There are a few non-artist tags that are deliberately typed as "artists" in order to bring attention to them.


Any identifiable fictional or real world individual who can be seen in a post, even if they're not actually "there".
A statue or a kigurumi modeled after a character, or the cover of a solo music artist's album, would still be tagged as their corresponding characters
Characters can range from mere fursonas to globally famous copyrighted characters like Mickey Mouse, Bugs Bunny, and Mario. Fan characters are also covered here.

If you cannot identify a character, but you do know that they either are owned by someone or come from the real world, then unknown_character should be used.


Any recognizable brands and franchises (as well as the companies who own them) that can be identified through the use of their characters, settings, or other recognizable elements.
Parodies of copyrights are also tagged with the copyrights that a post is parodying. Specific holidays like Christmas, Easter, and Halloween are also given copyright status.

The real world is also a copyright tag, for what it's worth.


The bread and butter tags of this curated furry image archive, covering many real and fictional creatures.
Cats, dogs, horses, fish, scalies, aliens, robots, spirits, Pocket Monsters, Digital Monsters, regular monsters, and the dreaded but mostly harmless humans are among the many kinds of creatures that you can find here.

If you can't properly identify a species, then there are two tags you can use: unknown_species for creatures with identifying features, and ambiguous_species for creatures that cannot be determinable at all.


These plain-colored tags are for anything else that don't fit with any of the aforementioned four categories. Genders, objects, distinguishing features, locations, fetishes, sexual positions, sexual acts, and so on.
New tags are automatically categorized as general tags. Artists, characters, copyrights, and species that haven't been properly re-typed to such yet are most likely typed as general tags as well.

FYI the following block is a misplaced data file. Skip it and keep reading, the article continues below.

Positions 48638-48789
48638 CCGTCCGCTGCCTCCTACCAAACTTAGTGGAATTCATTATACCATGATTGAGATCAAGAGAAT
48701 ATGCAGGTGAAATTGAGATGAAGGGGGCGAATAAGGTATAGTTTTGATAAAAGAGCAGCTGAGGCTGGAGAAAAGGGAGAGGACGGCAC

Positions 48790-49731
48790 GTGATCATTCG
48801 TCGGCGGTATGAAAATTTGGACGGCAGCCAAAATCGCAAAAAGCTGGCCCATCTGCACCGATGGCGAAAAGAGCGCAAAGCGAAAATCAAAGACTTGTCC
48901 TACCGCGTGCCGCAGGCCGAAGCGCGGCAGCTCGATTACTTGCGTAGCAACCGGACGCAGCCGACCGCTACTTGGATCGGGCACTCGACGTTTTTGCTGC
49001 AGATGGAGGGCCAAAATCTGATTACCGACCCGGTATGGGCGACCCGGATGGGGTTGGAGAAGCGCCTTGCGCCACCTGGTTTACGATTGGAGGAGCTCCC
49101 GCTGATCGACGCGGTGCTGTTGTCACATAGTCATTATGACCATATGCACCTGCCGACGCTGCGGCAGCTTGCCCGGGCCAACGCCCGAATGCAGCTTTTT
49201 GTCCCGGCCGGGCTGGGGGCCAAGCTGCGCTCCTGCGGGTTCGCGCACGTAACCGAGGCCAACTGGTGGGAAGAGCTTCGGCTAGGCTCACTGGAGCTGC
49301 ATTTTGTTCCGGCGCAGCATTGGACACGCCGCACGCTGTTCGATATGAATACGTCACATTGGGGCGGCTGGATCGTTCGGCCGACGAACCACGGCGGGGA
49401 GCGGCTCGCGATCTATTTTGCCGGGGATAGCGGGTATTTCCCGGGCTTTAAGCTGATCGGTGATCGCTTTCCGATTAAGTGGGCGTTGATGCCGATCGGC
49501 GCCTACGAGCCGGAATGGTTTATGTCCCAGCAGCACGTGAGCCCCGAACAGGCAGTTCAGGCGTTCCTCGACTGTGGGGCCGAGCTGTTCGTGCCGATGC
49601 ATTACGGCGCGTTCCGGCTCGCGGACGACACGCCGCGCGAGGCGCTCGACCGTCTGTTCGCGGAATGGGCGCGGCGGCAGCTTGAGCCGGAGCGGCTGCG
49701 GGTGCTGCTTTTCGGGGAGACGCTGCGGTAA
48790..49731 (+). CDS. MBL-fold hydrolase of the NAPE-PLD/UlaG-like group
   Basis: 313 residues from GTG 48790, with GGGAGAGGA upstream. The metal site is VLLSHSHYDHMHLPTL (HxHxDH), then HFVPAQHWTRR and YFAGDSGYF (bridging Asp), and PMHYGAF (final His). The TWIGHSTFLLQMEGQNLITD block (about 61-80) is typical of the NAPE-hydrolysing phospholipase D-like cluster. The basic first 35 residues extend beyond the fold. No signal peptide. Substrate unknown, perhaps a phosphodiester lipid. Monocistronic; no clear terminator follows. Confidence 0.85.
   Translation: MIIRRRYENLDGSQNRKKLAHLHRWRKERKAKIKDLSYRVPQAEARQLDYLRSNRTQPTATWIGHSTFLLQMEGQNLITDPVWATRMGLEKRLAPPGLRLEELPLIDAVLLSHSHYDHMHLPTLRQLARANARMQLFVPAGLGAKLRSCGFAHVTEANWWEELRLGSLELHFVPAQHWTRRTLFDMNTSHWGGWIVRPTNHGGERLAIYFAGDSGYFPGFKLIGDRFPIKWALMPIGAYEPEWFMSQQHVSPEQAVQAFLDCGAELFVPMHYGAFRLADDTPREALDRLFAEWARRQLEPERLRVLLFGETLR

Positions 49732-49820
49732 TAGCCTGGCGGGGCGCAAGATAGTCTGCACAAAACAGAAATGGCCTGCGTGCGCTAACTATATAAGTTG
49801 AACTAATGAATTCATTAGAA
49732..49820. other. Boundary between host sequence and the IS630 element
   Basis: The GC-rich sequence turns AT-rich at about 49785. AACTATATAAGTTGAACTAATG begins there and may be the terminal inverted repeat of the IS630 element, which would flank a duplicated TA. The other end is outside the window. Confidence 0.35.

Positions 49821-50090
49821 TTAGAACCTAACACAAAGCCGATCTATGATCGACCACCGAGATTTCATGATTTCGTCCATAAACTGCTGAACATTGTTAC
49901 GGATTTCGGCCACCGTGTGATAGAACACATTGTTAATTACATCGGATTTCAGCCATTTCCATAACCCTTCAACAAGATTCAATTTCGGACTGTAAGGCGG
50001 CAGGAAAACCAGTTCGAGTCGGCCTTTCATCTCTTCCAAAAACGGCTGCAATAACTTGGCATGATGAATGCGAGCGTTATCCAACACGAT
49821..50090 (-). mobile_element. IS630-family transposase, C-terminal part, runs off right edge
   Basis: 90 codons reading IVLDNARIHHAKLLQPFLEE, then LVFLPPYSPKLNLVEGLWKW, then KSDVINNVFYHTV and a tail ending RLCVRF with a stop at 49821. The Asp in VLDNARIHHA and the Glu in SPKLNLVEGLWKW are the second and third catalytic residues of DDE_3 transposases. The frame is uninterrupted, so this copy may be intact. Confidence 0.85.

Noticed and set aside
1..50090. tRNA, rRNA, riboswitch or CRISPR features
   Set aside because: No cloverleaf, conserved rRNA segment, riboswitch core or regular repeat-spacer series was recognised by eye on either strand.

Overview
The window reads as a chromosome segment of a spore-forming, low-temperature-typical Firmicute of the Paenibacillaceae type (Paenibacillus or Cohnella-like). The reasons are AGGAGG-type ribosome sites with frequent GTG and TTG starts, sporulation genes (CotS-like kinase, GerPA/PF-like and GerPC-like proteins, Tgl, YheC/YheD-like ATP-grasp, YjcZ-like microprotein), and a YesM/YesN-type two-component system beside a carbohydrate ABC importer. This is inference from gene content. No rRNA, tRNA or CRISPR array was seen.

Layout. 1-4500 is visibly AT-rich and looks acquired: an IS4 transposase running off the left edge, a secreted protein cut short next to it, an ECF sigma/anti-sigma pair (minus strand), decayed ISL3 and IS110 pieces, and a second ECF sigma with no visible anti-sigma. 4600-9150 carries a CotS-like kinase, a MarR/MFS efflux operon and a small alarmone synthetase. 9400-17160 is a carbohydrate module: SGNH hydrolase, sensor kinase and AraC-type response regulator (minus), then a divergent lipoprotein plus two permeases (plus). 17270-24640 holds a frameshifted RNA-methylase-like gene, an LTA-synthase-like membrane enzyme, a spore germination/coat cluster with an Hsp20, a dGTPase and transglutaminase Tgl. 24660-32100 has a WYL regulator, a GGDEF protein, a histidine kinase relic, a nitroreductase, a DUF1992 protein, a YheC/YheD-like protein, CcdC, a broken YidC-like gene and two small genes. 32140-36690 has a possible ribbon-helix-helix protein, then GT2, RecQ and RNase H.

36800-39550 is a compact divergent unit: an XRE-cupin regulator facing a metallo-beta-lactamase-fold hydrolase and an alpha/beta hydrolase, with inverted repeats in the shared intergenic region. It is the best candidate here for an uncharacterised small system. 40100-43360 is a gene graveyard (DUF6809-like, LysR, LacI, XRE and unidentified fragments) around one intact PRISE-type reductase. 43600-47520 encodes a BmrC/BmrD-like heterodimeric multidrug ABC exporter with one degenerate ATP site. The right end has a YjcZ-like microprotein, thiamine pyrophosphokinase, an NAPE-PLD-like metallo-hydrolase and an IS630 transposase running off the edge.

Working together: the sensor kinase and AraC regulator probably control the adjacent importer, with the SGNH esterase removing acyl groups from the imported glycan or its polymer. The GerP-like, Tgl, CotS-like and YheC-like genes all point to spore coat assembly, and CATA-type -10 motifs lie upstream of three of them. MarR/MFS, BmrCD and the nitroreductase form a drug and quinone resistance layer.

Tags that describe facts about the image itself, rather than what's in it, are placed in the meta category.
Some of these tags are added automatically, like hi_res. Others, like 16:9 or 1:1 are added by dedicated bots.
Tags describing what year the image was made also belong in this category, from 2022 all the way back to 6th_century_bc.


Unlike other categories, lore tags are entirely outside the realm of TWYS. Instead, lore tags provide information that is either incorrect when following TWYS, or simply cannot be confirmed visually in the image itself, yet still relevant to the post.
Keep in mind that standards TWYS tags should still be used where applicable. Lore tags do not replace them.

Whenever a submission must be tagged as something that is "wrong", a lore tag should be added to provide the correct information.
The most common use for lore tags is to correct gender tags – for example, a post that is tagged gynomorph might also need a herm_(lore) tag if that's what the character is, despite there not being any evidence of that in the image itself.

Conversely, some fetish tags (like incest) cannot always be definitively confirmed through the image itself, and thus belong in the lore category.

New lore tags can be requested on the forums.


Some tags are too ambiguous or broad to be useful, so they are placed in the invalid category.
They should be replaced with better-fitting or more specific tags.

Please, do not simply remove invalid tags without fixing the issue.

Changing Tag Category

Tags can be re-categorized as needed. If the tag is newly made or given a different category in error, then changing them is simple.
However, once a tag gets added to at least 100 posts, its category gets locked. In that case, you may request the category to be changed via a Bulk Update Request.


Creating a wiki page that begins with a category's metatag (ex. character:a_furry_man) does not affect the tag whatsoever.

There are three main ways to change a tag's category.

Method 1

Visual guide:

1. Add the tag to a post, like you would any other tag.
2. After saving the changes, find the tag in the post page's sidebar, and click on "?" next to it.
3. On the page that opens, click on "Edit Tag" link in the subheader.
4. Set the tag's category to "Artist" / "Character"

Method 2

This method only works if the tag already exists.

Visual guide:

1. Open the tag search, and find the desired tag:
2. Click on "Edit" next to the tag in the list
3. Set the tag's category to "Artist" / "Character"

Method 3

This method will only work if the tag does not exist.

Visual guide:

1. Add the tag to a post, but prefix it with character: or artist:. Ex. character:a_furry_man
2. That's it, you are done.